In this one I was engaged as a testifying expert for the plaintiff in an action for patent infringement in optical time-domain reflectometers (OTDRs) used for testing fibre-optic networks. As so often happens, the defendant petitioned the Patent Office for an inter partes review of the patents-in-suit, which I also assisted with. The most unusual feature of this one was the really ferocious protective order covering the defendants' source code--it had to be printed on blue paper, one hard copy only, no soft copy, and kept locked in a steel cabinet at all times when not actively in use.
I did an extensive review of the relevant parts of the source code to identify infringing features, and wrote a declaration in claim construction. The case settled soon afterwards.
In the spring of 2017, I was approached by lawyers from two technology companies working in civil avionics (instruments for airplanes). I can't say who they were due to NDA restrictions, but the job was an unusual and interesting one. The two companies had been joint development partners, but the relationship had soured and trust had now broken down completely. Both were concerned that the other was misusing intellectual property disclosed during the joint venture, and they asked me to do do an audit to see whether this was in fact true. The situation was made more complicated because one company was several hundred times as large as the other, and of course there was no court-ordered discovery and no one was under oath.
After interviewing engineers for both sides and visiting SmallCo's facility, I was able to report that SmallCo's development pattern was essentially unaltered following their interaction with BigCo, and that in fact there was no evidence that BigCo had actually transferred the IP they claimed to be most concerned about. (BigCo, like many large corporations, has a policy of deleting email archives more than a year or so old.)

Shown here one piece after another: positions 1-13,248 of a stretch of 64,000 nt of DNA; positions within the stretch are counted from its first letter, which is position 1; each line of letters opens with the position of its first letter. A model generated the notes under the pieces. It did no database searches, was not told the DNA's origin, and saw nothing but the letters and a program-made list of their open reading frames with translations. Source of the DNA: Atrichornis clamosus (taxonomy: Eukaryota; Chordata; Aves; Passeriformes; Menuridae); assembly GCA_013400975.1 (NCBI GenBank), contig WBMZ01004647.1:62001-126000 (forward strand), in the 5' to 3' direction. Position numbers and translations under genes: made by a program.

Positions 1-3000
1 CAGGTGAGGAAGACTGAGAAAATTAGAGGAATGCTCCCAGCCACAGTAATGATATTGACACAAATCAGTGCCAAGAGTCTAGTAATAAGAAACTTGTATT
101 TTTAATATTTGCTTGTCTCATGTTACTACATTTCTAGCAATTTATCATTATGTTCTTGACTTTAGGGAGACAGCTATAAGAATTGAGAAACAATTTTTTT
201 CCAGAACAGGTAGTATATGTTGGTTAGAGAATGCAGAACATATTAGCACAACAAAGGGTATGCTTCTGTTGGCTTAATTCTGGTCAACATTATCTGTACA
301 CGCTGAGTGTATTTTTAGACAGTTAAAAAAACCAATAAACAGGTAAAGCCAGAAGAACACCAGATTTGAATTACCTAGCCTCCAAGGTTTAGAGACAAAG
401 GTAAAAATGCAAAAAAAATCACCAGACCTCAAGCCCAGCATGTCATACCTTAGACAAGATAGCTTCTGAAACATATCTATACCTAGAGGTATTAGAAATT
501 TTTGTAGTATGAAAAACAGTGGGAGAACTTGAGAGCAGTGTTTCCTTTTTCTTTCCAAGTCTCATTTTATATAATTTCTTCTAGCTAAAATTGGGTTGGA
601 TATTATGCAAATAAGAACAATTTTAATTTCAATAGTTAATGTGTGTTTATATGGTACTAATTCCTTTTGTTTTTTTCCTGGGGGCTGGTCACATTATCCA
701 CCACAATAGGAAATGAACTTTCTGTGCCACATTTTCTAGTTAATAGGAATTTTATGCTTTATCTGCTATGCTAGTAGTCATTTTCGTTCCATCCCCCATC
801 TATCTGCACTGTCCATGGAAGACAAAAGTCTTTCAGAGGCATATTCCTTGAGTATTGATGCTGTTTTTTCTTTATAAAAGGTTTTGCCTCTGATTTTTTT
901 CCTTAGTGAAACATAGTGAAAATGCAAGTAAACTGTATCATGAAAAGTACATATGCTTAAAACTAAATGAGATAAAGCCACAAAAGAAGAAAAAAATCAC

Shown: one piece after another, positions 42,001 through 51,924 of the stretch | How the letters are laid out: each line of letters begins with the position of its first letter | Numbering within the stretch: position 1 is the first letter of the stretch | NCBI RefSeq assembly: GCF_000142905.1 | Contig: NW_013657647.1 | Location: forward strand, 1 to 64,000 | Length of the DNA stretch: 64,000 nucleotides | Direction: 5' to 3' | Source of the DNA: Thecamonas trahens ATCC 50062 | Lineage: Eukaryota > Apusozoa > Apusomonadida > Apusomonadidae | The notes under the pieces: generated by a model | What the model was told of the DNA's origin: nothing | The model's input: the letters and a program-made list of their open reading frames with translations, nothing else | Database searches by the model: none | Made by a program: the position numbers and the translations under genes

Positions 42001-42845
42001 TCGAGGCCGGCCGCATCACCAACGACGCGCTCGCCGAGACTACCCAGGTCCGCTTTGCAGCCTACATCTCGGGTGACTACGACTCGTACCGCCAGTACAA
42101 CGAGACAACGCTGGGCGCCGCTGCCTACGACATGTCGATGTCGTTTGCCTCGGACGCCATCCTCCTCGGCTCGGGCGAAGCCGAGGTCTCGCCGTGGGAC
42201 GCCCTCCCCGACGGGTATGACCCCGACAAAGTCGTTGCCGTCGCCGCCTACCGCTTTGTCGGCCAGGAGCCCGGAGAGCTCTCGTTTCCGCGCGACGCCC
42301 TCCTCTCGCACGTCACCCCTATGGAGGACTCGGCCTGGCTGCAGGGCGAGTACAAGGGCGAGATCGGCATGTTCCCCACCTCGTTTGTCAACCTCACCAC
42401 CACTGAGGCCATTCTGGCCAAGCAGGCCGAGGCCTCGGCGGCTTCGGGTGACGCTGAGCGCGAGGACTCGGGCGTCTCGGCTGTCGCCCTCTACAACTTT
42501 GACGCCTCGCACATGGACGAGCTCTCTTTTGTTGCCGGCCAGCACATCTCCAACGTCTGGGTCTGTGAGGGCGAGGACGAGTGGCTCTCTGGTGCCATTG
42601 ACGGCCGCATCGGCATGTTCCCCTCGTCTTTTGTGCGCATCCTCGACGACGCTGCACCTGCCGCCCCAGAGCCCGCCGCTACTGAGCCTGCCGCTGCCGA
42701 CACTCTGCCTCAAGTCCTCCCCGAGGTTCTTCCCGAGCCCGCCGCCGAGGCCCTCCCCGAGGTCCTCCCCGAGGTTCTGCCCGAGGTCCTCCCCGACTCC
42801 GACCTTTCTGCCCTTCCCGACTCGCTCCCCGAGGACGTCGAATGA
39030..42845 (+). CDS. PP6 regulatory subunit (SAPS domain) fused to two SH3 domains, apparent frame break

Testifying defense expert representing Samsung in an action for patent infringement concerning optical storage, holographic optical elements, tracking servos, and signal integrity.
This was another fun one with a lot of reverse engineering. This time round I was working with the plaintiff, Industrial Technology Research Institute, which is a research lab owned by the Taiwanese government. It was an action for patent infringement in the focusing and tracking servos of optical disc drives, as well as in the arrangement of the laser sources. The patent claims at issue concerned the way the magnetic "voice coil" actuators simultaneously adjusted focus, tracking, and tilt, so I needed to take several of the accused products apart and run the head servos by themselves in my lab. I also had to cut apart some of the coils to show how they were wired, and decap the lasers to show that there were two chips side-by-side in the CD/DVD source and one in the BluRay source.
The case settled before the expert reports on infringement were due, apparently quite favourably to our side, though one usually doesn't hear the details.
Testifying expert representing ThinkOptics in an action for patent infringement concerning video games, specifically the human interface of the Nintendo Wii.
February 15, 2015: Settled after an inter partes re-examination.